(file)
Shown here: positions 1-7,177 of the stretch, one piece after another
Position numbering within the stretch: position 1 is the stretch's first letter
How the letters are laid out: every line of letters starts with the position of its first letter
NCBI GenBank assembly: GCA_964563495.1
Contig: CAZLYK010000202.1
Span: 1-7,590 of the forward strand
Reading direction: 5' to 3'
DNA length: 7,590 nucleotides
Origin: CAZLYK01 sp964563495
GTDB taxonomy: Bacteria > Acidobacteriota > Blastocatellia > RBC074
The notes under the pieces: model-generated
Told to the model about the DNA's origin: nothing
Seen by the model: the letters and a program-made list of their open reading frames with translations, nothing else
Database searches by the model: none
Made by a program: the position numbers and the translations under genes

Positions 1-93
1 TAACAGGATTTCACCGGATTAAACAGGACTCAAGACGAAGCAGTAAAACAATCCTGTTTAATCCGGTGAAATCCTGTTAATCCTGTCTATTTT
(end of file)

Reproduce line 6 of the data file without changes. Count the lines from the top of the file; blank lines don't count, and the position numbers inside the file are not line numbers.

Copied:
Span: 1-7,590 of the forward strand